Thursday, November 21, 2013

The Keltner List: Mike Mussina

Today I continue the Keltner List observations with the Moose, Mike Mussina.

1. Was he ever regarded as the best player in baseball? Did anybody, while he was active, suggest that he was he best player in baseball?

To my limited knowledge, no one ever put forward Mike Mussina as the best player in the game.

2. Was he the best player on his team?

 Mussina was the best pitcher on his team in multiple seasons: 1992 in Baltimore (18-5, 4 Shutouts), 1995-97 Baltimore, 2001 and 2003 with the Yankees.  In 2001 with the Yankees, Clemens was probably the best on the team. In 2003, Mussina or Mariano Rivera were the best. So, certainly, for six seasons of his career Mussina was one of the best players on his team.

3. Was he the best player in baseball at his position? Was he the best player in the league at his position?

Mussina suffers because his career is a close parallel to Greg Maddux, one of the 10 best pitchers of all time. In 1992, Dennis Eckersley won the AL Cy Young Award over Mussina and Clemens. I am not sure that Mussina or Clemens were more deserving that year. Both won 18 games, both finished with a WHIP of close to 1.000. Jack McDowell won 20 games but his peripherals were not the equal of Clemens. After 1992, Mussina has several seasons where he was one of the best three or four pitchers in the American League, but was he ever considered to be one of the best pitchers in baseball? In the early 1990s, perhaps. In New York, it is arguable that he was not the best pitcher on his team thanks to the "reborn" Roger Clemens.

4. Did he have an impact on a number of pennant races?

In 1997, Mussina tossed 29 innings in the post season and struck out 41 hitters, giving up only 11 hits. That is the very definition of dominant. The problem was that the Orioles could not score runs. Mussina in the ALCS that year did not get a decision, both games went extra innings and were lost by the Baltimore bullpen.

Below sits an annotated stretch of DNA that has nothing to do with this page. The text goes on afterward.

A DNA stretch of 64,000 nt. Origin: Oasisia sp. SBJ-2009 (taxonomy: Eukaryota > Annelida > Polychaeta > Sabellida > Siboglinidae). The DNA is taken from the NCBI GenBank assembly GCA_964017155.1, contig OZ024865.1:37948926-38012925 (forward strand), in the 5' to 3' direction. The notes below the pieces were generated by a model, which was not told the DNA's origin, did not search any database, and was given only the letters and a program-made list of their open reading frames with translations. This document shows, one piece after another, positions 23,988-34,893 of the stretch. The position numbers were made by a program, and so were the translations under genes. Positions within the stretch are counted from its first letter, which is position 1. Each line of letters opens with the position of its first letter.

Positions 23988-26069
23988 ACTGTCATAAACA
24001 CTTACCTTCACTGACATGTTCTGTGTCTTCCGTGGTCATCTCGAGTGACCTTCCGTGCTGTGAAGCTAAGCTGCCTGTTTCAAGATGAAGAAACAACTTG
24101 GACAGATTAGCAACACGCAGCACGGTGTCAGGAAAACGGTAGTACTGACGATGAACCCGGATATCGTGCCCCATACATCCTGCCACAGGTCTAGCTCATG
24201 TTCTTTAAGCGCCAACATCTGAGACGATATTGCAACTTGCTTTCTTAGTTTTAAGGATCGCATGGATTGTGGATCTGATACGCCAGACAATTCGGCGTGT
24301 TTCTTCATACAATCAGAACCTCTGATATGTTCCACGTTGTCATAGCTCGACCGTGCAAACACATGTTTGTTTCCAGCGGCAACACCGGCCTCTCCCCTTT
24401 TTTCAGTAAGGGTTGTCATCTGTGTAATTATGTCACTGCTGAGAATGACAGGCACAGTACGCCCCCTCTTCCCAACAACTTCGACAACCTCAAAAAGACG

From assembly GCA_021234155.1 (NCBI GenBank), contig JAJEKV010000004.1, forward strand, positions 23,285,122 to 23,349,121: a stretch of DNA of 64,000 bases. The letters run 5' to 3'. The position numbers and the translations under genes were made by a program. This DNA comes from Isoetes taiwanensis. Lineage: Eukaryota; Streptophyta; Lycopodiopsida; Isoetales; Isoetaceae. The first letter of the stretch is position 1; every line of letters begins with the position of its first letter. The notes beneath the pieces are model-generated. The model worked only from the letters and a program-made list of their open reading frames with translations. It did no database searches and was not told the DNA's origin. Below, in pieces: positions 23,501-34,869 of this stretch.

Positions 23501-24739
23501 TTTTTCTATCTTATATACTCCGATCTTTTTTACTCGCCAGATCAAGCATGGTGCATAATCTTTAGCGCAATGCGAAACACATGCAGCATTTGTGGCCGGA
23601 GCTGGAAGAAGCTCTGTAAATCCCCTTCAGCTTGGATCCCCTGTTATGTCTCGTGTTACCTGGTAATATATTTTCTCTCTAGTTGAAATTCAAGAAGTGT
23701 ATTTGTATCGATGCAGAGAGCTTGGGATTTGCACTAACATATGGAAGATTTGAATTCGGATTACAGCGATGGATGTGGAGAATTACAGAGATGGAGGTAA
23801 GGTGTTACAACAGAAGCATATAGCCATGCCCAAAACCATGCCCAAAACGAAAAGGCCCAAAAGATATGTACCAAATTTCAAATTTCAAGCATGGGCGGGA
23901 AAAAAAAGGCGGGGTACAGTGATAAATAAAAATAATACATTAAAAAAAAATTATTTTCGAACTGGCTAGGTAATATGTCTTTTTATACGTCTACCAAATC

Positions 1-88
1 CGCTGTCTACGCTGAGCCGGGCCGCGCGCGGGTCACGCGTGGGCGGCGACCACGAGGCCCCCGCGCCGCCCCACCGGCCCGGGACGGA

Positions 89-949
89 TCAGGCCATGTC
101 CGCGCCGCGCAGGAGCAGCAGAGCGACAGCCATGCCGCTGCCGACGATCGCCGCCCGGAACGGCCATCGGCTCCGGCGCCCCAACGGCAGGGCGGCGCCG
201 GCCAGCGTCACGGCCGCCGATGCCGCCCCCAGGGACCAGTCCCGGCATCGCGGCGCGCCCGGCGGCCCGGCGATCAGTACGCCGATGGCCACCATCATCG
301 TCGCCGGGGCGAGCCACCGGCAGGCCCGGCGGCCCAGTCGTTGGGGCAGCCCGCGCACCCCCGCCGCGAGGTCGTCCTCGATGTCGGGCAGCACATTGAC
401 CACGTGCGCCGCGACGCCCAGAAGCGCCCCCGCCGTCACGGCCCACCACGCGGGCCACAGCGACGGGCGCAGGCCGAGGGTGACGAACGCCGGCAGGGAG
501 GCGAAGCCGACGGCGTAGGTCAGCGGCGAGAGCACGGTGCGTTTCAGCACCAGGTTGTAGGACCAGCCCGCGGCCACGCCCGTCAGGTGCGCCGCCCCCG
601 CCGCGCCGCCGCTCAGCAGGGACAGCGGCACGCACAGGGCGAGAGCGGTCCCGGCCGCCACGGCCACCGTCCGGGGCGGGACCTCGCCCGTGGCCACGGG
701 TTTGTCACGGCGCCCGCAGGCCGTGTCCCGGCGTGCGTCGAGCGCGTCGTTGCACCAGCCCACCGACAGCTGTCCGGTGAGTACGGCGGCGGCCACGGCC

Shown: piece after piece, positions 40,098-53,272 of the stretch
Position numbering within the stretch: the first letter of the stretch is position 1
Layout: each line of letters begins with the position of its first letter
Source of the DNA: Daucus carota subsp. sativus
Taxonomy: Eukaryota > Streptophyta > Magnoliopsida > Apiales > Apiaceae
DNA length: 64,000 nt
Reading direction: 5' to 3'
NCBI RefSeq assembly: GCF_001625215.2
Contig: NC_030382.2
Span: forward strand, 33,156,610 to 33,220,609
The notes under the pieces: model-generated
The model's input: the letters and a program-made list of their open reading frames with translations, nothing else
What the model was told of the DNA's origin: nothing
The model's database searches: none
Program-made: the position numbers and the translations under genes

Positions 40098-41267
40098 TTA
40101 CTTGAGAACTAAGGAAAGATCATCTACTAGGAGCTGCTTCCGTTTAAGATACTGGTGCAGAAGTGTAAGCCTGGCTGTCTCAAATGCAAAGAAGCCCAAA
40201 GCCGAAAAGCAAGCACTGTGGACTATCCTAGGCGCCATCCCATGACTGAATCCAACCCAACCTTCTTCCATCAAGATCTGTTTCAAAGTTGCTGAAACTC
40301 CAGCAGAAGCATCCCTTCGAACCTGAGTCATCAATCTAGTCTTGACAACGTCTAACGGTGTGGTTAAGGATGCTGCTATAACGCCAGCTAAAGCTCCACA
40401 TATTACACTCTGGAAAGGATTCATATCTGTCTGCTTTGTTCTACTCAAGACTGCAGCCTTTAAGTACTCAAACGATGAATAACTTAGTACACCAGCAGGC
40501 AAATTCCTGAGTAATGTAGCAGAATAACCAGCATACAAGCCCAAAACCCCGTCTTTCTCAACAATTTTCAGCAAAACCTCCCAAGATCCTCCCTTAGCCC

In 1996, Mussina went 7-3 in August and September for an Orioles team that won the wild card by three games.
In 2001, Mussina went 4-0 down the stretch for a Yankee team that won their division by 14 games. In 2002, Mussina won 2 of his last 6 starts, but posted a 1.48 ERA and 46 Ks in 42 2/3 innings.

For the Yankees in the postseason, Mussina was 5-6 with a 3.88 ERA in 17 starts. He always upped his strikeout rate in the postseason with a robust 152 Ks in 139 2/3 postseason innings.

5. Was he a good enough player that he could contribute past his prime?

Mussina lost 10 games only once after the age of 34. After 2003, Mussina posted an ERA higher than the league twice (2004 and 2007). 2007 was a season where he had lost velocity, but in 2008 he bounced back to post his lowest ERA since 2001. Mussina was somewhat durable, making 30 starts or more 12 times in 18 seasons.

6. Is he the best player in baseball history not in the hall of fame?

No. He is not the best pitcher eligible who is in the hall of fame. That would be Greg Maddux.

7. Are most players with comparable statistics in the hall of fame?

Similar Pitchers  (from baseball-reference.com)
  1. Andy Pettitte (912)
  2. Juan Marichal (866) *
  3. David Wells (863)
  4. Curt Schilling (860)
  5. Jim Palmer (855) *
  6. Carl Hubbell (855) *
  7. Kevin Brown (844)
  8. Jack Morris (838)
  9. Clark Griffith (831) *
  10. CC Sabathia (826)
* - Signifies Hall of Famer